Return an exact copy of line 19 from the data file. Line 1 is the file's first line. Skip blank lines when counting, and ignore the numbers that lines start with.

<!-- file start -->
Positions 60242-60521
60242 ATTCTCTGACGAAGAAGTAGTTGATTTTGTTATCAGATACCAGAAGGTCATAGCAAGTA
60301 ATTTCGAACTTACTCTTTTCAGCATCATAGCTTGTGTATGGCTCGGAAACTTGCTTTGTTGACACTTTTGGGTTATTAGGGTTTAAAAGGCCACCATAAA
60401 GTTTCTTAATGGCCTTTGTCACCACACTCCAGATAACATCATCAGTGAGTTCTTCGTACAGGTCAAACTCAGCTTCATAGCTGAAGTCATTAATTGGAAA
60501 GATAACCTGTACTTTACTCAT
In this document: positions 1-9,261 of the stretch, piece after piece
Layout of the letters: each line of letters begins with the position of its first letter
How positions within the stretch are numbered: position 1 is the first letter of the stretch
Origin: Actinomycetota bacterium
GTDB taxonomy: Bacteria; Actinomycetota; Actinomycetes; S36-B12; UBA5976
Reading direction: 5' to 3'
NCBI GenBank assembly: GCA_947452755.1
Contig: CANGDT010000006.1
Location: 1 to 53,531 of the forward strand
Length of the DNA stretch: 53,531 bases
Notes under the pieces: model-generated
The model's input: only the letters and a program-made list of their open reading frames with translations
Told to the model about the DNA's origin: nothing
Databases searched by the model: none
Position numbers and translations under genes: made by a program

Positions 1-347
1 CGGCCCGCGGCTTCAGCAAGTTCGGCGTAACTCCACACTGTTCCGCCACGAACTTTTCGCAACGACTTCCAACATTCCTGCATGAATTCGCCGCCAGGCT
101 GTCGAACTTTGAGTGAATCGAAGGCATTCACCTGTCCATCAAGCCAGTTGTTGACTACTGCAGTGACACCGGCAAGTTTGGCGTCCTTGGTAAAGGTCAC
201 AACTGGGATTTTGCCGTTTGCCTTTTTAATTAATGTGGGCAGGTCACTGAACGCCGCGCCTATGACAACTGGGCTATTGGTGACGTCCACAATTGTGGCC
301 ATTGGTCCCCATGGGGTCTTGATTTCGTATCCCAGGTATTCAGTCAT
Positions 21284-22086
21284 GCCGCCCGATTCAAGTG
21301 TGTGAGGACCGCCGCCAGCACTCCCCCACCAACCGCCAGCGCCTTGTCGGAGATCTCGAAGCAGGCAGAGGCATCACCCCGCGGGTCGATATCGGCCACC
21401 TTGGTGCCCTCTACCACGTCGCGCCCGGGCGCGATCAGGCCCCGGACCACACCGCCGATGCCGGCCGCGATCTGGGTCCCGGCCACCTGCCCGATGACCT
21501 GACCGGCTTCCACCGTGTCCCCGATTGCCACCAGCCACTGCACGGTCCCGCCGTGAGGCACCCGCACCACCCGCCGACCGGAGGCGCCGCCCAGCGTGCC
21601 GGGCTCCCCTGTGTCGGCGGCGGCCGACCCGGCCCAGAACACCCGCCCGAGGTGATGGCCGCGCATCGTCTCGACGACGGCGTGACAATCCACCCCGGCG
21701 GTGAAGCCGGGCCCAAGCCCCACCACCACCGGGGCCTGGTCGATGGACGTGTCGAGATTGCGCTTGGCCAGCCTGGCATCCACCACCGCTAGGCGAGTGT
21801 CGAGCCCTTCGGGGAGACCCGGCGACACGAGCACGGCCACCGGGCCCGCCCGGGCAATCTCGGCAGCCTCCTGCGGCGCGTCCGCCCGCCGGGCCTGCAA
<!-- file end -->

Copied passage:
Databases searched by the model: none